Researchers at Binghamton University have built their own graphics processor unit (GPU) that can be flashed into an FGPA. While “graphics” is in the name, this GPU design aims to provide a general-purpose computing peripheral, a GPGPU testbed. Of course, that doesn’t mean that you can’t play Quake (slowly) on it.
The Binghamton crew’s design is not only open, but easily modifiable. It’s a GPGPU where you not only know what’s going on inside the silicon, but also have open-source drivers and interfaces. As Prof. [Timothy Miller] says,
It was bad for the open-source community that GPU manufacturers had all decided to keep their chip specifications secret. That prevented open source developers from writing software that could utilize that hardware. With contributions from the ‘open hardware’ community, we can incorporate more creative ideas and produce an increasingly better tool.
This build started with a Canon Ixus 5 camera running CHDK (the Canon Hack Development Kit) to lock the settings down. This points at the film strip through a macro lens so each frame of the strip fills the frame. An Arduino then triggers the camera to take a photo using a USB cable. The same Arduino also controls a motor that winds the film and triggers the film gate from the camera that he salvaged. By reversing the function and triggering it with a servo motor, he can easily blank off the edges of the frame so no stray light shining through the film material causes any problems. Once the camera has captured every frame on the strip, he feeds the captured images into Blender, which processes them and spits out the final movie.
This is a very impressive build overall. [Heikki] has obviously put a lot of thought into it, and the whole thing looks like it runs very efficiently and quickly. The captured video looks great, as you can see from this sample. The decision to use a salvaged film gate was a smart one: there is no point in reinventing the wheel if engineers of previous generations have solved the problem. Kudos to [Heikki] for also documenting the process in a lot of detail: he has produced a 5-part series on his blog that shows how and why he made the decisions he did. This series goes over the overall view of the project, using CHDK to control the camera, 3D printing parts, wiring the Arduino and writing the code that controls the system.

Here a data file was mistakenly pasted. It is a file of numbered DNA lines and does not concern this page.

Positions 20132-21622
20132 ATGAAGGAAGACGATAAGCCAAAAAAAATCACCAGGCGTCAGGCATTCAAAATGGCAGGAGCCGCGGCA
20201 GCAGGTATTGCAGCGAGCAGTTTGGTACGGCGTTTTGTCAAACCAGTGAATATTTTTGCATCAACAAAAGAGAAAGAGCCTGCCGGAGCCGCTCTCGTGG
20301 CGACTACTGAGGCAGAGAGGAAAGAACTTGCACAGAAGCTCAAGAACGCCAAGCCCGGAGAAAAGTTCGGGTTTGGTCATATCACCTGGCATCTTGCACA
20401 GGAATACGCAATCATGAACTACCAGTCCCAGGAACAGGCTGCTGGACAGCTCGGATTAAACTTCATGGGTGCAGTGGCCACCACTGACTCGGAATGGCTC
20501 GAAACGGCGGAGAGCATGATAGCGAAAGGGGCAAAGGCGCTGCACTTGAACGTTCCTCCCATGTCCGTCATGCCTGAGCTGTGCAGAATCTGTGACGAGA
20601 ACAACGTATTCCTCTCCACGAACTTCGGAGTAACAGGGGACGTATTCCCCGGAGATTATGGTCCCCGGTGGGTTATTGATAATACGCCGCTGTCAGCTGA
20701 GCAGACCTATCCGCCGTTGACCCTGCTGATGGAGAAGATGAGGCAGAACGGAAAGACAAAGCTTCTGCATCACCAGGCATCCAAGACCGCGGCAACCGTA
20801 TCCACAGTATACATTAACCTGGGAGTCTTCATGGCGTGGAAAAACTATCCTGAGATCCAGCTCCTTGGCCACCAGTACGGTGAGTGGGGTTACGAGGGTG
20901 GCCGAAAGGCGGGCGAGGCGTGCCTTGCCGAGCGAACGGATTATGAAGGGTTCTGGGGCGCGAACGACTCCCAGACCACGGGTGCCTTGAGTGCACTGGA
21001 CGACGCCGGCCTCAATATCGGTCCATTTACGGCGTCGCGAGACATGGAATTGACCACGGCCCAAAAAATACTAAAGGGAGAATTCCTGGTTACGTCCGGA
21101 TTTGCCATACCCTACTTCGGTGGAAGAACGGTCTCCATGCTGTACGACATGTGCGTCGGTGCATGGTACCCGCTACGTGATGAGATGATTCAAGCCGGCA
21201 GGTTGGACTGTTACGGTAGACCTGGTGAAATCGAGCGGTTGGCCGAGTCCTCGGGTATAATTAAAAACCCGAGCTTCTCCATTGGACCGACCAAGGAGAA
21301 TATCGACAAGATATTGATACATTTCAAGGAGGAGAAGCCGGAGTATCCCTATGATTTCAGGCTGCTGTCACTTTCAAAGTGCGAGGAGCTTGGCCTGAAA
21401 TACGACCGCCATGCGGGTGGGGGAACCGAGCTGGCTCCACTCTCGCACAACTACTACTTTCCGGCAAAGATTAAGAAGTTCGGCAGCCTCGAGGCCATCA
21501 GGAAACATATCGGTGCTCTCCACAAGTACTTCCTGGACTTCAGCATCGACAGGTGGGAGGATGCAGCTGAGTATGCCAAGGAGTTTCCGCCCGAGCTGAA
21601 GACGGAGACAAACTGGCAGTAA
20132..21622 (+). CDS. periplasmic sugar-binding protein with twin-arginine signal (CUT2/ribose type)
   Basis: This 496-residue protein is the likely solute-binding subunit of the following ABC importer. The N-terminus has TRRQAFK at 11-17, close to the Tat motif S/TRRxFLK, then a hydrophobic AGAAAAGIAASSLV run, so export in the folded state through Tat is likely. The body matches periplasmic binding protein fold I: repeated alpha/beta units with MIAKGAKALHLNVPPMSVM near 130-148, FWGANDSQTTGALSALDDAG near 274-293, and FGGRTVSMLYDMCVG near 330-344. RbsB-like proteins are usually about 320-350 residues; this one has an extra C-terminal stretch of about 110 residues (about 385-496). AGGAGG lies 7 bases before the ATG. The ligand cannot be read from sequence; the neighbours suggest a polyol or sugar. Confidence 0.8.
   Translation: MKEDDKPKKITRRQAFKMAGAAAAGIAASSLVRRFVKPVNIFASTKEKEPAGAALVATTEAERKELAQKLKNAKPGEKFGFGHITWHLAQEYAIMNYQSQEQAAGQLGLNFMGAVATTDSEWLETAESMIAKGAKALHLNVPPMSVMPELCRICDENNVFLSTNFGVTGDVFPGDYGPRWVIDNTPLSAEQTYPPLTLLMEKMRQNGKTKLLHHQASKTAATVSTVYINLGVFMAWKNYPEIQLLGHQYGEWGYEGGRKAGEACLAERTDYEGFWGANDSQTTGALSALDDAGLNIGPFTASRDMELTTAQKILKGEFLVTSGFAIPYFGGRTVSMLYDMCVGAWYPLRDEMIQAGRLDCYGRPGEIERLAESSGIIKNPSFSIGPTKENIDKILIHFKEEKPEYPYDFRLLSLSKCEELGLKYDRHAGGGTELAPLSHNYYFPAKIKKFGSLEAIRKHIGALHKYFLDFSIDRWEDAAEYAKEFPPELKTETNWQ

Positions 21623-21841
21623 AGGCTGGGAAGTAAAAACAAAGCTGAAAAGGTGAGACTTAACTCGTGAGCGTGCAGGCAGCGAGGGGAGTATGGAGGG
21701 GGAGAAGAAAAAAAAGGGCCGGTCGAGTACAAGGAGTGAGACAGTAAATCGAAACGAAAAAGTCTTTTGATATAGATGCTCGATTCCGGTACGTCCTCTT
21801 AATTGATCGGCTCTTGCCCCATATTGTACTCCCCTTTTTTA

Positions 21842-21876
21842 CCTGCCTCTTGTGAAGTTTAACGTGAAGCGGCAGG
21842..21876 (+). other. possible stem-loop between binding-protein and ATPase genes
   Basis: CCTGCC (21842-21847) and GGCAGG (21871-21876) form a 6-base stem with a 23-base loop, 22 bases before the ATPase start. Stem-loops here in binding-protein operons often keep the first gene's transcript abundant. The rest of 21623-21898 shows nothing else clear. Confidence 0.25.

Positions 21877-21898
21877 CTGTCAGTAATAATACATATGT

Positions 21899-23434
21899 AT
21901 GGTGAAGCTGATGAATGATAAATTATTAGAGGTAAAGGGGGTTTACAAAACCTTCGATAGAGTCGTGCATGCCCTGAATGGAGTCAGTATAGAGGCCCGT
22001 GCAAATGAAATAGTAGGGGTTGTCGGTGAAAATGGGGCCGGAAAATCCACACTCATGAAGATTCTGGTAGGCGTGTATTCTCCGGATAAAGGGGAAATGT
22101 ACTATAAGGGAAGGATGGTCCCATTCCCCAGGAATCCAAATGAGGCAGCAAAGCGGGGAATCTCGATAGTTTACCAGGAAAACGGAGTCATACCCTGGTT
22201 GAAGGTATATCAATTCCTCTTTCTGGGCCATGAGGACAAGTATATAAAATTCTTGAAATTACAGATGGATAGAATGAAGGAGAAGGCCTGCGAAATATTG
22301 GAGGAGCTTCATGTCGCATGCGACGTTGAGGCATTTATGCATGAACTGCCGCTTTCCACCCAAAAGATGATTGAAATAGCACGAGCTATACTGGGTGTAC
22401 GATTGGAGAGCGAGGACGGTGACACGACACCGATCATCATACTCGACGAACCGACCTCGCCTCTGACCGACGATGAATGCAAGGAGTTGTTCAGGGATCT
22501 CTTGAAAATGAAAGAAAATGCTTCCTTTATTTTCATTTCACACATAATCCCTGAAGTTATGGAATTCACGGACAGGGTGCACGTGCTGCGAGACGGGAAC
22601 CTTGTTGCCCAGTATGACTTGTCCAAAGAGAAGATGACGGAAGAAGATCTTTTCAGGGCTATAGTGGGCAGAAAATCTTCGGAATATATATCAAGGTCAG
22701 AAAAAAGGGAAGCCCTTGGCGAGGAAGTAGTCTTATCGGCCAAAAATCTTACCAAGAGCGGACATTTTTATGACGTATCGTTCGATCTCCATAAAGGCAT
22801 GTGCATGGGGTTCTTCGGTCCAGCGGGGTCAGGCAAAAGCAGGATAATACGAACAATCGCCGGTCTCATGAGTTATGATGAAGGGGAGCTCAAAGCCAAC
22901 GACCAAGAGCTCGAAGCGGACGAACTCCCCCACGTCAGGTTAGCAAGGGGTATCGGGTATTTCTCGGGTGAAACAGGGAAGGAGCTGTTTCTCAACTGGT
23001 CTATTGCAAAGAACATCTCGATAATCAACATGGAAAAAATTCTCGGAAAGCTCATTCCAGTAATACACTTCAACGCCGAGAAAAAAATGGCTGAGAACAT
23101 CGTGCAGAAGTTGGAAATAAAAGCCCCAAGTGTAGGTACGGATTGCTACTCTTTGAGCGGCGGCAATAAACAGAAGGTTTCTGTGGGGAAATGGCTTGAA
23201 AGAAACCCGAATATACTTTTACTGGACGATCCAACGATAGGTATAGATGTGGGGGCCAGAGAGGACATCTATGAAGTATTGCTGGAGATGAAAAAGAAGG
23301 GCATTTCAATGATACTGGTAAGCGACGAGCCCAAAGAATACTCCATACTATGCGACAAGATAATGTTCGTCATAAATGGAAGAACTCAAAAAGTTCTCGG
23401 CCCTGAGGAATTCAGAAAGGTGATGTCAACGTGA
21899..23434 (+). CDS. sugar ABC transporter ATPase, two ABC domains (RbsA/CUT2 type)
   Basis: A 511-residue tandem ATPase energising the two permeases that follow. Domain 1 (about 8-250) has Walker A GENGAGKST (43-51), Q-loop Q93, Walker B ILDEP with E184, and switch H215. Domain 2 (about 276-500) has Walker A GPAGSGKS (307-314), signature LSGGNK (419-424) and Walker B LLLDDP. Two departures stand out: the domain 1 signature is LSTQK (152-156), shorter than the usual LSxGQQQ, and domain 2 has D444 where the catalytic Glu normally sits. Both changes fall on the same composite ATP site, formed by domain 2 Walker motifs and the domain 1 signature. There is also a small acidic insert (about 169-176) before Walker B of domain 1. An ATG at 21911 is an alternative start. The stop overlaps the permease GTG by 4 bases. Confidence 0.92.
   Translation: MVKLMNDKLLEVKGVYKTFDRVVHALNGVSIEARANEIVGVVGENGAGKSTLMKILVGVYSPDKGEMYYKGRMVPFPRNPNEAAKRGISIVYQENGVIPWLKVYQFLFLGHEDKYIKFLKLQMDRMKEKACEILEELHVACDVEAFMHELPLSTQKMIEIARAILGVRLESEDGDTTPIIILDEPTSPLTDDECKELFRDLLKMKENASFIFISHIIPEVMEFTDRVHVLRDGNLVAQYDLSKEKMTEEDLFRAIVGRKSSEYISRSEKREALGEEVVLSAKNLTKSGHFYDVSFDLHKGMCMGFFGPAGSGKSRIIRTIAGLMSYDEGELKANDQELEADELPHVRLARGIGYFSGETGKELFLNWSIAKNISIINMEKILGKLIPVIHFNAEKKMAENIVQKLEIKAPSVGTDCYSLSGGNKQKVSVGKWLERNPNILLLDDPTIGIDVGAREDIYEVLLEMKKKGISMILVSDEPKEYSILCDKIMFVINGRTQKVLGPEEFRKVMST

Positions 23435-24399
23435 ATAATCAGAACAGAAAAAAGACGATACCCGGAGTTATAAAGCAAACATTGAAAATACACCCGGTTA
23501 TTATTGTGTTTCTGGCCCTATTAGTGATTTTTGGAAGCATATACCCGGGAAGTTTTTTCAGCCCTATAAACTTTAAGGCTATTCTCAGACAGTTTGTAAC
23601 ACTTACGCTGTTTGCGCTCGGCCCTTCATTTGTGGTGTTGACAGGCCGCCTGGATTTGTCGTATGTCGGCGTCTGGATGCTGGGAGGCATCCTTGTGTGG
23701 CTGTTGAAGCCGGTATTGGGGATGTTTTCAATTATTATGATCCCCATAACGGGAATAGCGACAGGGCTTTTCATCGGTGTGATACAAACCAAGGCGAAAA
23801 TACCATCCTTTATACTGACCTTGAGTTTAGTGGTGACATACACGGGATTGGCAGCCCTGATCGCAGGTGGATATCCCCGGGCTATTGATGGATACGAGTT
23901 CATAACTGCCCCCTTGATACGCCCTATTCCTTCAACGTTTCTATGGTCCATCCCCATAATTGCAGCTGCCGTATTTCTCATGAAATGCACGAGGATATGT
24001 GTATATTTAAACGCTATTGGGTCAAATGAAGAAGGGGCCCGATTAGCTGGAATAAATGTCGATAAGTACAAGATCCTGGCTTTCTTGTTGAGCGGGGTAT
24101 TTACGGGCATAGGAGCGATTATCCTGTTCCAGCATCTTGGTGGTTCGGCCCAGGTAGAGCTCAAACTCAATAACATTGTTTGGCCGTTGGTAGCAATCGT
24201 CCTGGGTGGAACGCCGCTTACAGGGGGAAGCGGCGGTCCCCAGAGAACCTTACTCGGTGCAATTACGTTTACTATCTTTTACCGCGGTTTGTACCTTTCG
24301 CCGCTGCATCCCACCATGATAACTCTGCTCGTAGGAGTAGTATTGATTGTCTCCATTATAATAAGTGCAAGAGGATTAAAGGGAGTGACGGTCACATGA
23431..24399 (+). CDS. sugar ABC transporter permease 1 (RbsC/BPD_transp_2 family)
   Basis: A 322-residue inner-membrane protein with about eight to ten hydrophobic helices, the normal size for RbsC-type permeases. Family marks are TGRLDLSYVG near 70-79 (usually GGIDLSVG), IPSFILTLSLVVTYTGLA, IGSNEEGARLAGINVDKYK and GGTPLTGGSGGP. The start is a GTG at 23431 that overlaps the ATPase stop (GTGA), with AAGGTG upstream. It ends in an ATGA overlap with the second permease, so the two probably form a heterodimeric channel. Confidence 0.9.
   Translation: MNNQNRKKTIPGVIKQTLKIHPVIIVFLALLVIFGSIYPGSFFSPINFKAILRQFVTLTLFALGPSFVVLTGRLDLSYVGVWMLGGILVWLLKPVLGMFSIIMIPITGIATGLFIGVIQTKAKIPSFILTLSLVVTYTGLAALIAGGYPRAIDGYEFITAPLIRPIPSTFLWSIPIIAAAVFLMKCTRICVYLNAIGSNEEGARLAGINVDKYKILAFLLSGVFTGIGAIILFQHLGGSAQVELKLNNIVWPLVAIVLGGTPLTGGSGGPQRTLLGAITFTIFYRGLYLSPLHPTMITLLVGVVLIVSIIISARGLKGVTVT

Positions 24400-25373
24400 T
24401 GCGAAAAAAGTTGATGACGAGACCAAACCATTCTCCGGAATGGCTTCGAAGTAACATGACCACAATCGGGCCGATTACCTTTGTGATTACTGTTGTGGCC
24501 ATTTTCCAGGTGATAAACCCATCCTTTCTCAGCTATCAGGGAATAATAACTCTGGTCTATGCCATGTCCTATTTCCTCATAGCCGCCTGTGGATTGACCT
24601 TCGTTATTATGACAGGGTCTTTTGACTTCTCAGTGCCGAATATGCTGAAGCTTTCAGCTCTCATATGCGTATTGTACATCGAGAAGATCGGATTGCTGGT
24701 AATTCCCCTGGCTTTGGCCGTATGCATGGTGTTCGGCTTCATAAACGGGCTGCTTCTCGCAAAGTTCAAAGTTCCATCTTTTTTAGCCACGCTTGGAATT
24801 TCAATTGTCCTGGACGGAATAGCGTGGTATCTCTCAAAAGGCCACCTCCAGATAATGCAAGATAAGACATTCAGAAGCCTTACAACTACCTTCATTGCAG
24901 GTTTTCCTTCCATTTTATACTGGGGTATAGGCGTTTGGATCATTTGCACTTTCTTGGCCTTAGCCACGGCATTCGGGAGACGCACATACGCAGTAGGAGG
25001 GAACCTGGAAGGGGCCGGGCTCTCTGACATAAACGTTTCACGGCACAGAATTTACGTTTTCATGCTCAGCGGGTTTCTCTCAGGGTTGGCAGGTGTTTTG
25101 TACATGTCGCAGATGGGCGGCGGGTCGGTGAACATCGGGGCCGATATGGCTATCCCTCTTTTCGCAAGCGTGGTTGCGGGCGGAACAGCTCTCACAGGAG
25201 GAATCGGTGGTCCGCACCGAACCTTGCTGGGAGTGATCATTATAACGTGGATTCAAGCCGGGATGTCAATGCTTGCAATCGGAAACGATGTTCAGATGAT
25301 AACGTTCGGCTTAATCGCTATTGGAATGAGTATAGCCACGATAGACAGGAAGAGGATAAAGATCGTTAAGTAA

If you own a video projector, be it a module small enough to fit in a mobile phone or one designed for a cinema screen, the chances are it will have a DLP at its heart. An array of microscopic mirrors on an integrated circuit, the current state of the art in video projection technology.
Perhaps you own an older video projector, or maybe a cheaper new one. If so the chances are it’ll have a small LCD screen doing its work, taking the place of the Kodachrome in something very similar to your grandparents’ slide projector or their grandparents’ magic lantern.
LCD technology was invented in the 1970s, while DLP was invented at the end of the 1980s. So how did the video projectors that were such a staple of televised spectaculars in the preceding decades work? For that matter, how did NASA project their status displays on the huge screen at Mission Control? Certainly not with CRT technology, even the brightest CRT projectors weren’t up to filling a cinema-sized screen.